Underground Radio Theatre of the Air presents “Westenra”


Underground Radio Theatre performs “Westenra” October 8 in the Jewel Theater. Photo courtesy of Bao Nguyen (‘26).

On October 7 and 8, in the Center for Fine Art’s Jewel Theatre, the Underground Radio Theatre of the Air presented the play “Westenra”, written by Lauren Siems (‘24). “Westenra” was adapted from the novel “Dracula” by Bram Stoker. The play, presented as a live radio show, follows the life of Lucy Westenra, a young woman who was Count Dracula’s first English victim. 


“The Underground Radio Theatre of the Air is what we call the students in this class’s theatre production studio,” Siems said. “It’s a 300-level class for theatre majors and minors, juniors and seniors. This is the second year we’ve done a radio show for it. The mission statement is to give the students the experience of voice acting and putting on a production.”


Siems’ inspiration behind writing this play was from the 125th anniversary of “Dracula”. She found the story of Lucy particularly fascinating, and wanted to bring a fresh perspective to new audiences.


“I was researching [the story], and Lucy is [one of the] characters [representing] female sexuality at the time, so I just thought it was a really intriguing story,” Siems said. “I didn’t think that many people in our age group would be familiar with it.” 


Unlike traditional plays, the setting of “Westenra” is different due to its nature as a live radio show. Siems explains that rather than interacting with each other, actors read off the scripts and create sounds using available props.


“In the [1930s], people would sit in a radio studio,” Siems said. “In our instance, it was in front of the audience. What happens is the actors stand there with their scripts so they don’t have to memorize their lines. There are also sound cues, and the sound cues are also done live.”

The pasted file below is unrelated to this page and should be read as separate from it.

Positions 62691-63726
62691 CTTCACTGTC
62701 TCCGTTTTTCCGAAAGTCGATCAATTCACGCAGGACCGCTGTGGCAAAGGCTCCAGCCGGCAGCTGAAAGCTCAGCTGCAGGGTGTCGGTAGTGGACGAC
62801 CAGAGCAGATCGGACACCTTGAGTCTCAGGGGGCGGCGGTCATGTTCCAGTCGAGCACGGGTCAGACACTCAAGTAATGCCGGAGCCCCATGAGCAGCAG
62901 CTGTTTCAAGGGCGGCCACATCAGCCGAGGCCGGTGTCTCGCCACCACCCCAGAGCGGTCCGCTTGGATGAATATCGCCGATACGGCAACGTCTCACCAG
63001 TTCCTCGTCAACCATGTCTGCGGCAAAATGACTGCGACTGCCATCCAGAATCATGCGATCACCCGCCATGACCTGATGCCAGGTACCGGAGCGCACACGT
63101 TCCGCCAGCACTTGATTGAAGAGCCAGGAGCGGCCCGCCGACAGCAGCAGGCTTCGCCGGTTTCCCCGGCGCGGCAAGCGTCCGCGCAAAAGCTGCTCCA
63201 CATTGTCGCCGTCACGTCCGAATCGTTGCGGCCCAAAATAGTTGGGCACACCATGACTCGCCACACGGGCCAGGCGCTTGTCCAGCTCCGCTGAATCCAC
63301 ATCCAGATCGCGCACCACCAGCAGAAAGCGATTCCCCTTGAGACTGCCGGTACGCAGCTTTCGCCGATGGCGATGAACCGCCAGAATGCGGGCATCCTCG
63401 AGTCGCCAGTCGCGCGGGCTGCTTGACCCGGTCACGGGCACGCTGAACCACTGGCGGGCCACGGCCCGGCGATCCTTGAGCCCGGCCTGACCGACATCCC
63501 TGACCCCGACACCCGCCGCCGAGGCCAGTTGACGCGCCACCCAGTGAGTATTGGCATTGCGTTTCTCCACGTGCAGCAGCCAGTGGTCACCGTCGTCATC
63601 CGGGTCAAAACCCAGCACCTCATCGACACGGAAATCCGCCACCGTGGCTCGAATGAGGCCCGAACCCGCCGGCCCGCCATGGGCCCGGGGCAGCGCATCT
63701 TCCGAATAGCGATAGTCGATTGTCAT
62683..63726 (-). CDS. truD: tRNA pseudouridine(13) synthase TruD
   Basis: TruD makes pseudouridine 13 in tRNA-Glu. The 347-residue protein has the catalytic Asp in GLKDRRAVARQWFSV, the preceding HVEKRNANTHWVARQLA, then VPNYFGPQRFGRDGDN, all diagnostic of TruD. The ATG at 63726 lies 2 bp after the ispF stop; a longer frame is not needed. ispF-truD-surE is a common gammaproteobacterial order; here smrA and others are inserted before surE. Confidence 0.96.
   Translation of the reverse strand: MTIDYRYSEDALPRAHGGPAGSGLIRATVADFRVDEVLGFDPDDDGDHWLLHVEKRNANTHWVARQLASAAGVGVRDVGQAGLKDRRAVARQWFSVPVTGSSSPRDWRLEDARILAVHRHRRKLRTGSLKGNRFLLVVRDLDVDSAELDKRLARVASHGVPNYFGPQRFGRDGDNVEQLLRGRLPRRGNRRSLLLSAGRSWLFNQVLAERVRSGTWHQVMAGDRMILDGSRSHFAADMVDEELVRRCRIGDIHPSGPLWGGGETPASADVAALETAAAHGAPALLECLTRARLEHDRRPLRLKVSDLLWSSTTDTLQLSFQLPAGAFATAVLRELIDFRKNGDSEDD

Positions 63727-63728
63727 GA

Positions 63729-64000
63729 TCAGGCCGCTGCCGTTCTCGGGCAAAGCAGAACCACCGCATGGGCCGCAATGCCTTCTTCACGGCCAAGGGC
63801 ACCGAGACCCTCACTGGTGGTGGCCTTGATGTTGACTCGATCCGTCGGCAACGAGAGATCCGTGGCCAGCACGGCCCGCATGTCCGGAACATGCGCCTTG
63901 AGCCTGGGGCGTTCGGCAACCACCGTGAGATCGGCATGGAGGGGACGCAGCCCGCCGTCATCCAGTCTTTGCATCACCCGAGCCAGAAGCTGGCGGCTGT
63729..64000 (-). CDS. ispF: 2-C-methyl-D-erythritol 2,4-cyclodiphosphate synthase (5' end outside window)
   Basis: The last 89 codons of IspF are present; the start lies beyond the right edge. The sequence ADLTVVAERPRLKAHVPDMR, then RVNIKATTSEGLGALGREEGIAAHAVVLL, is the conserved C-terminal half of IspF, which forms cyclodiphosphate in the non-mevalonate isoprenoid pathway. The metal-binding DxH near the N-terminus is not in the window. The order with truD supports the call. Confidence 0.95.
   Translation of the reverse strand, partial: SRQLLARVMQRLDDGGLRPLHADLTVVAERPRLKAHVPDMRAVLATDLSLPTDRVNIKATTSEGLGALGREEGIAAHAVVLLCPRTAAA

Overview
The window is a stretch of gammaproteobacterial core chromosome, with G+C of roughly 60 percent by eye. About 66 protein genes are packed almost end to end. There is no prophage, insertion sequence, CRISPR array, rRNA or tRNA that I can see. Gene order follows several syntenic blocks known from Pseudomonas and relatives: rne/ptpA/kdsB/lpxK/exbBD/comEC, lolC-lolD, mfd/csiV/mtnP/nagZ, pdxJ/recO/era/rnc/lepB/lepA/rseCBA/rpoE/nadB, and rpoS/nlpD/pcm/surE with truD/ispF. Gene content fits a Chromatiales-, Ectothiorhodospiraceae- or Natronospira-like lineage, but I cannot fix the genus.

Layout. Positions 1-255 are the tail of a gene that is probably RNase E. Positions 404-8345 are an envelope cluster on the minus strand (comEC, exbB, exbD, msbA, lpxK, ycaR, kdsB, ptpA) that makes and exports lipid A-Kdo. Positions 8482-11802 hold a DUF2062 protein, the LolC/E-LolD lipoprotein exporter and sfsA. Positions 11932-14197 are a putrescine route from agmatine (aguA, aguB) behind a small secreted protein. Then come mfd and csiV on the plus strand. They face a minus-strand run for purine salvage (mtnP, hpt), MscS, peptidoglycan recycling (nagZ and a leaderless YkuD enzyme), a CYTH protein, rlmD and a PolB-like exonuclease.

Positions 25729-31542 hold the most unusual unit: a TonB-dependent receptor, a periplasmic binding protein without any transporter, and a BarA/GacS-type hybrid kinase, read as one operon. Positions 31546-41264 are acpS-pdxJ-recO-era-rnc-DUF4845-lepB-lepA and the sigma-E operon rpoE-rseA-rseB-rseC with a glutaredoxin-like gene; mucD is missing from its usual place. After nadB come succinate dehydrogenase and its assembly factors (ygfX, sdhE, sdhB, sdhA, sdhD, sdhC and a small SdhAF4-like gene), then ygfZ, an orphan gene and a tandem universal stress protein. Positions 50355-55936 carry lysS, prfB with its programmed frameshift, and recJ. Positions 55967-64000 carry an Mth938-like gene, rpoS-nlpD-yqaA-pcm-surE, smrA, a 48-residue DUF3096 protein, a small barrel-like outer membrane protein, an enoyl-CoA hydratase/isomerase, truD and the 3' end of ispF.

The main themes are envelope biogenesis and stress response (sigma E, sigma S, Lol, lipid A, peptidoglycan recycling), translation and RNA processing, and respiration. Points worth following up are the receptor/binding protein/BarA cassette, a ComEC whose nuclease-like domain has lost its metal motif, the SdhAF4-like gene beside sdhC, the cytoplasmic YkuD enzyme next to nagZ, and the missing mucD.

For the student actors, this is a unique opportunity for them to try voice acting. For Tollef Currell (‘26), starring as Arthur in the production, the emotion of the role appealed to him.


“I was the lover of Ms. Lucy Westenra,” Currell said. “When Lucy passed away, [Arthur] was obviously going through a lot of distress. [Therefore,] I found it really fun and engaging to embody the guy who’s trying to keep it together because he’s very high class, but he’s still going through a lot.”


This experience of listening to the live radio show was new to many in the audience. One such audience member was Cammie Leer (‘26). Leer found the show interesting and unique despite not anticipating much beforehand.


“I really liked the aspect of not watching anything through visuals,” Leer said. “Originally, I wasn’t so sure about it just because it was something I wasn’t used to. But after watching it for a while, I really enjoyed it.”


For Siems, this play is a valuable opportunity for people to expand their imagination and immerse themselves more in the story. She hopes that people will enjoy watching theatre more in the future.


“I hope that it inspires people to use their imaginations more,” Siems said. “I feel like when people go to the theatre, they should allow themselves to be invested in the story, and I think that there are a lot of emotions to be invested in.”


Student performances will return to the Jewel Theater on October 22 with SPIN Cabaret: “Lights, Camera, Cabaret: From Blockbuster to Broadway”. Tickets will be available at the door.